From Rights to Royalties: Small X Goes In On Morocco’s Sonic Industry

Everything he had to say right here


For those familiar with the world of Arab rap, the name Small X will probably ring a bell. Unanimously recognized as one of the first surfers riding the new sonic wave beaming through his native Morocco’s sound systems, the pioneering, now recently solo rapper, has, and still is, actively carving out the industry we today call as such, one release at a time.

Back in 2017, the ex-Shayfeen member first saw his music go viral, establishing itself as one of the youth’s favorite genres. Culminating with the release of an EP, titled Naar after the record label of the same name,  the 31-year-old artist built on his previous experiences and encounters with success to help upcoming talents develop in an environment that is not only favorable but that also aptly rewards creative productions. 

That’s been the main focus of his last public appearances, including at Hassan Hajjaj and Oasis Festival’s panel talk alongside some of his peers earlier this month. Fueled by the insatiable desire to build a better turf for his fellow industry insiders to thrive in, Small X is determined to be the catalyzing piece that will change Morocco’s sonic fate.

Acknowledging most of the scene’s structural issues and institutionalized flaws, we met the B&M singer before his show at The Mbari House earlier this month to explore the health of Moroccan hip-hop, struggles with the music industry’s institutions, and his hopes for the future. And according to Small X, it all starts by being aware of the position you are in and giving back to those that are trying to cement their names alongside those that came before them. 

“I try to support up-and-coming rappers as much as I can because at the end of the day it’s a loop. Some of these guys will eventually be the top boys of their generation and will have to do the same with the up-and-comers of their times,” the rapper said in conversation with Mille. “There’s a whole lot of artists working day in and out to make it, and it’s our responsibility, as those who are already part of the scene, to show them how to treat the culture properly. We’re trying to pave a better way for them by fighting for our rights, royalties, and ownership so that this youth doesn’t get ripped off the same way we did,” he added. 

Rights and royalties are a major issue reverberating through Morocco’s music industry. The sizeable numbers generated by artists don’t translate into substantial financial gain, which as you can imagine, consequentially hinders the scene more than anything else. On that matter, our guest for the day had loads to get off his chest as he proved to be very keen on sharing his two cents on the unbalanced situation him and his contemporaries are in.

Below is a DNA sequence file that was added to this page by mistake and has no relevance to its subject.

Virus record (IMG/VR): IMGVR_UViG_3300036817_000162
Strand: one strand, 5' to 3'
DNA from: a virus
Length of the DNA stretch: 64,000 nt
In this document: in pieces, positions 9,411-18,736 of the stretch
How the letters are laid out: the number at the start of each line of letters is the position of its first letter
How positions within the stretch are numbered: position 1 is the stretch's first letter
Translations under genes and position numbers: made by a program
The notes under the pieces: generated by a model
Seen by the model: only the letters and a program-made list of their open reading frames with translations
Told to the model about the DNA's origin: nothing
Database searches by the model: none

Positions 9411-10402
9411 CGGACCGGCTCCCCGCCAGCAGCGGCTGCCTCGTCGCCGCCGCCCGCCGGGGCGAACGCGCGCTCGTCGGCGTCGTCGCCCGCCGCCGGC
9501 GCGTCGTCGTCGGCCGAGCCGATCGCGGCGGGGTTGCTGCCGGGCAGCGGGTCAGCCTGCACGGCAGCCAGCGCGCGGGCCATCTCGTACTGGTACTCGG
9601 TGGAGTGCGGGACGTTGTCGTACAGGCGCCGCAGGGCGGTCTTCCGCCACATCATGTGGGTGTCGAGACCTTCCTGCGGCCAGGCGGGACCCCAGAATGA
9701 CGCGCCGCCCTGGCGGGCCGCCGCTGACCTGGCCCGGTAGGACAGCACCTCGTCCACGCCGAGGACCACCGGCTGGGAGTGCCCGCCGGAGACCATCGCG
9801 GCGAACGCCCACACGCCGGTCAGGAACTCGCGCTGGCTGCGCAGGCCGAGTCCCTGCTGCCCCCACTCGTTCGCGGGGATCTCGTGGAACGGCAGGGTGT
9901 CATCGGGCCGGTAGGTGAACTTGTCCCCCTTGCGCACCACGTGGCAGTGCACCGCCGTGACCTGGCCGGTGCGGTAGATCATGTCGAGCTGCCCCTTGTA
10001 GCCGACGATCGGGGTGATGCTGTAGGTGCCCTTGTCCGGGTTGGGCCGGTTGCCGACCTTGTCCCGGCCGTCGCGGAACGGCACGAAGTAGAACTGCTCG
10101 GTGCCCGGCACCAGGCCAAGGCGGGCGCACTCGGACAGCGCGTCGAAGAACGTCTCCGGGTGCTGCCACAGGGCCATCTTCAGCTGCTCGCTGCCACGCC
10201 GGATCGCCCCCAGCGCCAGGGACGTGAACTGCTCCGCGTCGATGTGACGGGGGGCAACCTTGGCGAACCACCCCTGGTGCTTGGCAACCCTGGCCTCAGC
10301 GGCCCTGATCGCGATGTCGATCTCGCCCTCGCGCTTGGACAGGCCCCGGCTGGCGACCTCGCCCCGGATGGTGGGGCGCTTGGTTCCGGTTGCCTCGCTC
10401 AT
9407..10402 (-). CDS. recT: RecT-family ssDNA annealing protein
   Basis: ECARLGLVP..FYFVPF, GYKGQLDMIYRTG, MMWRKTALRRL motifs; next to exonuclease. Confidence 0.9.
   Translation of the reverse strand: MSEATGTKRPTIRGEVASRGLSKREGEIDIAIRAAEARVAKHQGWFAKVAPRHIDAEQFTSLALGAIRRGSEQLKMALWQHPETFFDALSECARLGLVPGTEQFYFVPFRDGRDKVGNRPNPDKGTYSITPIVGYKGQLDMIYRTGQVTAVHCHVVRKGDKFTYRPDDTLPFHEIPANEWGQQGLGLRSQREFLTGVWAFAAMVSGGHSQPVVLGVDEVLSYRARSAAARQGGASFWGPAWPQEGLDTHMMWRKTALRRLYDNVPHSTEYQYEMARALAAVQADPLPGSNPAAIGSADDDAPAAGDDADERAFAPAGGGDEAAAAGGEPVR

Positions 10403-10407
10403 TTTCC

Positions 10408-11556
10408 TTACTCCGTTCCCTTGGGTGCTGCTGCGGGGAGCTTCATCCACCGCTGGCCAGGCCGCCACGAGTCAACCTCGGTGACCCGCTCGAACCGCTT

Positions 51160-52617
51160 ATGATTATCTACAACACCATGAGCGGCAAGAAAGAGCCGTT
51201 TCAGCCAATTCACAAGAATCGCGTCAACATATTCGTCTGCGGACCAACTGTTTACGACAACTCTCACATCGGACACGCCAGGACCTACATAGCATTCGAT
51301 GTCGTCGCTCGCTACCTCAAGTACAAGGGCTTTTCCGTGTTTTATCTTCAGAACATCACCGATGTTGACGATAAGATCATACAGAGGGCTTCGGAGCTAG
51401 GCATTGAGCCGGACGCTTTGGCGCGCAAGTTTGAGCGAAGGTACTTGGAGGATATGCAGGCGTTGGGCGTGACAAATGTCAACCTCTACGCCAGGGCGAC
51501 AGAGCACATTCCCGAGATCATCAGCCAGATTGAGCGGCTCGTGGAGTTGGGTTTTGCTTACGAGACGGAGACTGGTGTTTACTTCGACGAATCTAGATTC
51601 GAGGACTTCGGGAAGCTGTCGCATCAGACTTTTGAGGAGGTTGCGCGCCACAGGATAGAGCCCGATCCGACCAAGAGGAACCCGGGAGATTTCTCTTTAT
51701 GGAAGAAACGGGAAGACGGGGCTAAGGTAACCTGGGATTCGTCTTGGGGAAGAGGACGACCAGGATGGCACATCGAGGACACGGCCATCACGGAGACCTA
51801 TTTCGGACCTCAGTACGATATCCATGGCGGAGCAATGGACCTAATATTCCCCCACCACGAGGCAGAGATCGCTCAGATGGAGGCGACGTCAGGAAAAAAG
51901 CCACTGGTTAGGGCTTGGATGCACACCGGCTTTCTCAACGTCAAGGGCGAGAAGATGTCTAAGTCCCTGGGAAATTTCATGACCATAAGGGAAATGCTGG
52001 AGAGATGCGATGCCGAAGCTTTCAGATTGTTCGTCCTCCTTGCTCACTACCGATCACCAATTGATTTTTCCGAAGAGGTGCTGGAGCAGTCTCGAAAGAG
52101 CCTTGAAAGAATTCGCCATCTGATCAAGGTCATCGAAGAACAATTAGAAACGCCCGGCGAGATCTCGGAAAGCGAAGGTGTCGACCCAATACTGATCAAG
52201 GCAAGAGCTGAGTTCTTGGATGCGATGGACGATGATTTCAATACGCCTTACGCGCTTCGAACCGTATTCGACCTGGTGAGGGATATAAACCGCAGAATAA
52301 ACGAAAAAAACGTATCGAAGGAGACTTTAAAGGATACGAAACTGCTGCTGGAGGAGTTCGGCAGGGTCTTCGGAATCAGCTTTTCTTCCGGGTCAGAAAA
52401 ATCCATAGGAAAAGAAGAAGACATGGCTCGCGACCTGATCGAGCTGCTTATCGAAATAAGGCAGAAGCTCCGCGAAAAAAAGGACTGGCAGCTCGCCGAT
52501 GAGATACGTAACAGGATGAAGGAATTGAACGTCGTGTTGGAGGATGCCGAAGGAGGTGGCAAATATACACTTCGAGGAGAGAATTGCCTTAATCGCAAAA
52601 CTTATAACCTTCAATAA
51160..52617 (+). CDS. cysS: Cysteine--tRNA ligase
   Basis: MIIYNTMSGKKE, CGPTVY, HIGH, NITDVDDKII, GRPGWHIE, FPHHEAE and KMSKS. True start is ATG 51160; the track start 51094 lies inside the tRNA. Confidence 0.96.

“There’s no industry here to be honest. We’re the ones that are building it as we navigate through it. Why? Because there’s a problem with rights and it’s only now that we’re focusing on taking back what we’re rightfully owed. As of right now, we’re being stolen. The only people that value our craft and its rights are streaming platforms like Spotify, Deezer, or YouTube — basically companies that have no national or continental control. They’re the only ones as of right now that respect us properly,” he revealed.

“We’re generating millions in revenue but barely getting a penny back. The people that are being promoted are artists that no one has heard of in years. It’s the people that you hear in cafés, bars, and clubs like us that should be put forward — not the other way around,” he added.

“The only thing that is making people think there’s a scene in Morocco is the love that artists have for what they do. We work in silence, in the dark, and do everything from A to Z— we’re self-sufficient,” said the Maalish hitmaker. 

“We went through long periods working for the love of our work without making any revenue. Add to that the fact that Morocco is a country that is full of culture, from an artistic perspective, we have no one to shy away from. Go from one end of town to another, and you’ll be able to hear completely different sounds, let alone from one end of the country to the other. That’s why the Moroccan scene is so creatively rich. It’s influenced by the stuff we’ve been listening to since kids but remodeled. I don’t think there’s many in the region that can compete with us.”

Full of conviction and energy to change things for the better, Small X is unarguably one of the architects of a scene that is, yes, still struggling to be a viable way for artists to live off— but also one that is putting Morocco on the map. Either way, with him around, the future of Moroccan sound is only looking brighter.

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